The Grovetown High School senior took up a saber and trained to use it as part of her senior project, an academic requirement in Columbia County high schools sometimes criticized as senior-year drudgery or panned for the topics seniors pick.
"Fencing is something I probably never would have done had I not chosen it from my senior project," said the 17-year-old honors student. "I know some people will disagree with that choice, but I became very passionate about it."
As part of 12th-grade English classes, senior projects require students to write research papers, create products or conduct projects related to their topics, develop portfolios of their work, and deliver presentations and speeches to a panel of judges.
An aspect of the senior project is due every nine weeks, and it accounts for 25 percent of a student's English grade.
"Generally, the parents, those that would complain, just don't like the whole idea of the senior project," said Rose Carraway, the school system's director of high school learning. "Things range from they're expensive to getting penalized for not meeting the requirements."
Carraway said many people also have complained about certain topics, and she sometimes understands that criticism.
"We have battled that every year with teachers allowing students to choose topics that are not within the English/language arts realm, or don't have a lot of strong validity in a career choice," Carraway said. "That doesn't happen a lot, but it does happen."
Each year, Carraway said, she meets with 12th-grade English teachers, who are responsible for monitoring and grading senior projects, to discuss inappropriate senior project topics. She didn't list any specific examples.
Many topics selected by seniors this year qualify as obvious academic pursuits, such as an Evans High student studying the effects of foreign language instruction on young brains, a Lakeside senior studying the authenticity of the Bible, or another Lakeside student studying the correlation between technology and health care in rural areas.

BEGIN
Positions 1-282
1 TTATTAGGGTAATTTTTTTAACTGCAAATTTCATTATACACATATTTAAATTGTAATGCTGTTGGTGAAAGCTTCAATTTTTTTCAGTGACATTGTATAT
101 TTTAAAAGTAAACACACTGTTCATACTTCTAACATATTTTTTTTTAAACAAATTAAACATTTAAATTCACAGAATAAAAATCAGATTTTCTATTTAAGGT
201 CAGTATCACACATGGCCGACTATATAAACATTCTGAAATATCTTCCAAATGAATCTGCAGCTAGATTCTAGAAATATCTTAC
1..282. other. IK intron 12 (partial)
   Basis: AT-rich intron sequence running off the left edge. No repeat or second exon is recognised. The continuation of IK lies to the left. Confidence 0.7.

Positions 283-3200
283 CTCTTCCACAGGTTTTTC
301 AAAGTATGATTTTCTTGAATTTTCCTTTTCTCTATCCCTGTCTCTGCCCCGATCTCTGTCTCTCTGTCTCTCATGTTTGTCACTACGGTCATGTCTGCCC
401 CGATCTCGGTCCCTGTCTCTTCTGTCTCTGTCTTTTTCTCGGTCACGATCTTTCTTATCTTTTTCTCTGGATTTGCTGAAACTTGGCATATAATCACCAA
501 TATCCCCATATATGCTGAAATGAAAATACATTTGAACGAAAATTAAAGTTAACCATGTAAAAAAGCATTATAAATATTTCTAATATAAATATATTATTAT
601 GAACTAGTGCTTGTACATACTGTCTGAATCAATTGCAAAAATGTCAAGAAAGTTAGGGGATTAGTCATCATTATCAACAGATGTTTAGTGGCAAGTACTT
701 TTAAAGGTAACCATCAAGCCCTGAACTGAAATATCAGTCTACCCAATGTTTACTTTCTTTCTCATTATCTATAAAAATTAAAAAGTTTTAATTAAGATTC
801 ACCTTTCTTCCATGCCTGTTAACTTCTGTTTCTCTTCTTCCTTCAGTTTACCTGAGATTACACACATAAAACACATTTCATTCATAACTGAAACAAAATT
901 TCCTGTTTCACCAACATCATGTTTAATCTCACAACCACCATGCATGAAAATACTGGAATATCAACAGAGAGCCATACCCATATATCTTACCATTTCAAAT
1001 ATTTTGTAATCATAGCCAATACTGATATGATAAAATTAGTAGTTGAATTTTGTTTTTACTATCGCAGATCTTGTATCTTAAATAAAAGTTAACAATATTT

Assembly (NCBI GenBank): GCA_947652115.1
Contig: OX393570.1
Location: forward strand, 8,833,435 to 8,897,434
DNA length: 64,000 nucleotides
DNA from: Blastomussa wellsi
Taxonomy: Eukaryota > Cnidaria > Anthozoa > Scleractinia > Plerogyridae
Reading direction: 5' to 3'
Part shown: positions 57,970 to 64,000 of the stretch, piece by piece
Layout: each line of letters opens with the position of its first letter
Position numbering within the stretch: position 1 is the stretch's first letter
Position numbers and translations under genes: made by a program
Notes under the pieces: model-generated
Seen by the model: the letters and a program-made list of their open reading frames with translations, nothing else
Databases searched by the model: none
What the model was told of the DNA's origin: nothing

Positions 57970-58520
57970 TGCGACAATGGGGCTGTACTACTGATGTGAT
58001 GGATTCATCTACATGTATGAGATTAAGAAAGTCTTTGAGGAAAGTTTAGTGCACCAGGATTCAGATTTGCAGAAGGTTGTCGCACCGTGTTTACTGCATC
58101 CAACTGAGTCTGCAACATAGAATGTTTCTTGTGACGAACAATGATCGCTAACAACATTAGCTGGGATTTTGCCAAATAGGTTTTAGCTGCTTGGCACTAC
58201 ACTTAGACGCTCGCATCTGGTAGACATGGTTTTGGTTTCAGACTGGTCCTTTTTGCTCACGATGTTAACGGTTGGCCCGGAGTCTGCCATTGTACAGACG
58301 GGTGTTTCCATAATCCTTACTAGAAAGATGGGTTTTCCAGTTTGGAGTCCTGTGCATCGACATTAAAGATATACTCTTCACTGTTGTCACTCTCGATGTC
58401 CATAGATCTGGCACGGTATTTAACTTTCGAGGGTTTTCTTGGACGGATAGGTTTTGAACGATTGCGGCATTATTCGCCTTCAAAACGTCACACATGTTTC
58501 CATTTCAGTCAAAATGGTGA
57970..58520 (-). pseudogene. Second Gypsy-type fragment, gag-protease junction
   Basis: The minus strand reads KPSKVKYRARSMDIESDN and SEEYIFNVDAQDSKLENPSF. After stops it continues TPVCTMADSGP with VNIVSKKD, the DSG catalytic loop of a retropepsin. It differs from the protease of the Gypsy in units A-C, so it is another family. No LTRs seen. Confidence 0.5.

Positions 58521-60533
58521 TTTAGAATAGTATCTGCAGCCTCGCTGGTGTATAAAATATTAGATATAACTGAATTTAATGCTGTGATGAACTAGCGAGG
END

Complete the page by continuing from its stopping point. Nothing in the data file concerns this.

Other topics seem less academic in nature. An Evans senior is building a medieval catapult for a study in siege warfare. Some seniors at Greenbrier High are studying glass-blowing and cake-decorating. One Greenbrier student is teaching hip hop dance to deaf students.
School board member Mike Sleeper said he has judged dozens of projects, which have included such topics as cooking, juggling and sword-making. But he said that matters less than the skills they learn while executing their projects.
"I don't mind an off-the-wall topic if it gets a kid engaged," he said. "If they come up with a project that excites them and makes them want to work hard on doing a good job, is that a bad thing? I don't think so."
Carrie was so excited by fencing that she turned in a 26-page research paper when only 10 were required. She hopes to pursue the martial art as a member of Duke University's fencing team in the fall.
And the skills she learned extend beyond the proper execution of a lunge attack, Carrie said.
"There is great value in the things that they do," argued Sleeper. "Getting up and doing a presentation in front of strangers, writing a large paper with footnotes ... these are things they're going to have to do in the work force and college."
That was the purpose of including senior projects in the English curriculum at each of the county's high schools about 10 years ago, Carraway said. Columbia County is one of just a handful of school systems to mandate them.
"We've stuck with it because colleges are demanding that students in their first year do similar projects and research papers," she said. "In his first year of college, my son said, 'Mom, I hated senior projects, but it was the best thing I ever did, because I was the only one in my class that was prepared to meet the expectations of my professor.' "